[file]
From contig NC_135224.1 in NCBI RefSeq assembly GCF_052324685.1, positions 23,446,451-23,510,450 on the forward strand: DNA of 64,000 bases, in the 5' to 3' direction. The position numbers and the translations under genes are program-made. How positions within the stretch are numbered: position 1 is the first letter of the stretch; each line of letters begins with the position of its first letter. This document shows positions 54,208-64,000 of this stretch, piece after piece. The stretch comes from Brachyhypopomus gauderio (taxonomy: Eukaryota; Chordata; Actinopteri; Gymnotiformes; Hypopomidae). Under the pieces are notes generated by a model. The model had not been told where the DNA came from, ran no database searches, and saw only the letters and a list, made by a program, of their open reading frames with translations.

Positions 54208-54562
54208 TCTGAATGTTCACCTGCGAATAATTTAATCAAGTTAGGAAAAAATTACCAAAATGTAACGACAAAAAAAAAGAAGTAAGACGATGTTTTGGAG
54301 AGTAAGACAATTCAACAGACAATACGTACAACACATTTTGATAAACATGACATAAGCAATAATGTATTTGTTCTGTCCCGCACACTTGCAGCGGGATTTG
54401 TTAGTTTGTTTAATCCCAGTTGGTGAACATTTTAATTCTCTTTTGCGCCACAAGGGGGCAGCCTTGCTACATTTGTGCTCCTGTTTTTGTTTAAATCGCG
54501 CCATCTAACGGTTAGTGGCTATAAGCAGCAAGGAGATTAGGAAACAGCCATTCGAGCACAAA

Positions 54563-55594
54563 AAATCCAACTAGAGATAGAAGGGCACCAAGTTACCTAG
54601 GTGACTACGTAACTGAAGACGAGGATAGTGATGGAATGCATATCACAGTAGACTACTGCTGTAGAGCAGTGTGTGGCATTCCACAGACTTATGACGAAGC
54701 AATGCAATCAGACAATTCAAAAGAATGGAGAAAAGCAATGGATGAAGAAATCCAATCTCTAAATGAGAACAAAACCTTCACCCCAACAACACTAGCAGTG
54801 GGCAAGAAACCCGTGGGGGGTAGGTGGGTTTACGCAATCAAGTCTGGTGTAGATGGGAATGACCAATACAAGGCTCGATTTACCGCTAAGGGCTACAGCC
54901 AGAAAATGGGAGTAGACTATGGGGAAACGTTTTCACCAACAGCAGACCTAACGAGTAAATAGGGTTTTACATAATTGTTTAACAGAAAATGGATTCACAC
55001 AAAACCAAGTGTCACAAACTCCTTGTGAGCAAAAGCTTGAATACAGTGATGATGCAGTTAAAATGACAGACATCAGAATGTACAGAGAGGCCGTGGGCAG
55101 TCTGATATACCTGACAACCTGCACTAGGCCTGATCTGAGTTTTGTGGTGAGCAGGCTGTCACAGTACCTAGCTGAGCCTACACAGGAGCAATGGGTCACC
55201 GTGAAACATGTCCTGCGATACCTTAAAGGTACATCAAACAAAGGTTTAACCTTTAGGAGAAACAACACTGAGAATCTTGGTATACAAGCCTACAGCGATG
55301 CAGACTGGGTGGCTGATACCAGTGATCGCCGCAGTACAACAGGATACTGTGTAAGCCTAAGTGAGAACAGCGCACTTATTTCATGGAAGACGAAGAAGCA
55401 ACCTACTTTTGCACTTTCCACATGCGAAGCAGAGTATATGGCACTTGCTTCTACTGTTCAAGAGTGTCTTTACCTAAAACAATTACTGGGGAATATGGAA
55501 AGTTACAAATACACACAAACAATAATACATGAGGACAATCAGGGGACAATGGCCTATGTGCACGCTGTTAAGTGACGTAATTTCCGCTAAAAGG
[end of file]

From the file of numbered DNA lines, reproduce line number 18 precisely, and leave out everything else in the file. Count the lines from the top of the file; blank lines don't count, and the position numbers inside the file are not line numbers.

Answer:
55501 AGTTACAAATACACACAAACAATAATACATGAGGACAATCAGGGGACAATGGCCTATGTGCACGCTGTTAAGTGACGTAATTTCCGCTAAAAGG